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Excerpt Transcript

Miss. Rhodie: 
How did you feel when you were transferred to a different school?

Mrs. Boyd: Well, I was apprehensive at first, but that principal was
white, and he went out of his way to make it happy for us, the Black
teachers. In fact, he was so overly nice to us, that some of the white
teachers resented it, and retired that year, that same year.  I saw him
not too long ago in the grocery store, and I thanked him for making it so
pleasant for us.  Anything we wanted, almost, we could get, but we weren't
used to that, because everything was limited, when it was Black schools,
you couldn't get but so many books, poor funding I guess you could say. 
We got used books, used desks, everything we got was from what the White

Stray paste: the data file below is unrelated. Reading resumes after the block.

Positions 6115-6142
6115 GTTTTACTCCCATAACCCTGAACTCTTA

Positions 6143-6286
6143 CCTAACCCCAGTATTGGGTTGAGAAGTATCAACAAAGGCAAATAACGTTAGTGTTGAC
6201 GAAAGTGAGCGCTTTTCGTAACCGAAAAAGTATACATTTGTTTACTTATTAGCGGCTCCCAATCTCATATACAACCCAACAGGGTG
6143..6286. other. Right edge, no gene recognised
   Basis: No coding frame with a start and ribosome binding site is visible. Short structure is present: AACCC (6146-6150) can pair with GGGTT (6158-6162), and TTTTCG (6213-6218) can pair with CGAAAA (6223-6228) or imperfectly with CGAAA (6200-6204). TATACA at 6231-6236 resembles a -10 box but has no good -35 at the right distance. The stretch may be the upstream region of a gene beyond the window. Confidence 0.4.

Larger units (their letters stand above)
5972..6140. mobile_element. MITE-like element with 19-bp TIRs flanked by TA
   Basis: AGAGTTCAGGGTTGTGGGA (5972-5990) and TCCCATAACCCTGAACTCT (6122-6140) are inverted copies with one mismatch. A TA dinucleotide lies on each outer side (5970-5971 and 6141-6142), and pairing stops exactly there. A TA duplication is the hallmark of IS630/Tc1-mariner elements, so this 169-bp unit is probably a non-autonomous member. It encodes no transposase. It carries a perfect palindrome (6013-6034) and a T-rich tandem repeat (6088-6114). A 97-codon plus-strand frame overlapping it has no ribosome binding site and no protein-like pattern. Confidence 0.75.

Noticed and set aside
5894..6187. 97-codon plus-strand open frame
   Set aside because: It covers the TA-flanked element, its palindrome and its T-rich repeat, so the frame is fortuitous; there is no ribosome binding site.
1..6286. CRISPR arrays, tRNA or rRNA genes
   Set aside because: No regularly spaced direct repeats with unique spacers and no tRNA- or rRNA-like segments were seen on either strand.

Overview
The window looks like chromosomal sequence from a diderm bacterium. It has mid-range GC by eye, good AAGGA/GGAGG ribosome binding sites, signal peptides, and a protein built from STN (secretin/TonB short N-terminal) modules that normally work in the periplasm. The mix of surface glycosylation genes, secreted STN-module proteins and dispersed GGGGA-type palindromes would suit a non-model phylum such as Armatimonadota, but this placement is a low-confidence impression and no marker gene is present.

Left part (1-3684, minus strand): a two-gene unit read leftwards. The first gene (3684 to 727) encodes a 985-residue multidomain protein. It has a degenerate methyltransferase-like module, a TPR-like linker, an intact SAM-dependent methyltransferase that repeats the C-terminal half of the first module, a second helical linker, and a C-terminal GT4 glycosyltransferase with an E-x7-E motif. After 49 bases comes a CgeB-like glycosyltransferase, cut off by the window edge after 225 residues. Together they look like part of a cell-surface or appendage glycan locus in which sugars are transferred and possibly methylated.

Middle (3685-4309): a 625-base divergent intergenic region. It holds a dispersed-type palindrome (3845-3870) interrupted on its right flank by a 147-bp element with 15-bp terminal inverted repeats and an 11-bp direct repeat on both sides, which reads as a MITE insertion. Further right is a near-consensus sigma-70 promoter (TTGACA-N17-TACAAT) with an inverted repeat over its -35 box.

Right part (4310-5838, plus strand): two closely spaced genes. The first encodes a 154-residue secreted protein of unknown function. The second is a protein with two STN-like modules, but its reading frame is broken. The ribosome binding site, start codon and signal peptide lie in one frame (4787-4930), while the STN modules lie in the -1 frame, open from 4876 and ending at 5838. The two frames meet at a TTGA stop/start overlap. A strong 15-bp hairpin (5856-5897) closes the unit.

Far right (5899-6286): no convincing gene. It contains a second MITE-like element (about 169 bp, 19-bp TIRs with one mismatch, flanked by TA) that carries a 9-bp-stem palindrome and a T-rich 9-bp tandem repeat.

people had already had and gotten rid of.  The opportunity to mingle with
other people, I did not mind at all, in fact, I made some very lasting
friendships.  I had known and interacted with White people before.  As a
child, I played with a little white girl whose father ran a store in my
community, and her daddy would bring her to work and he would let my daddy
bring her around to our house and play with me, so she was just like
another child. The children were nice, we found that our children were
just children.  No different. 

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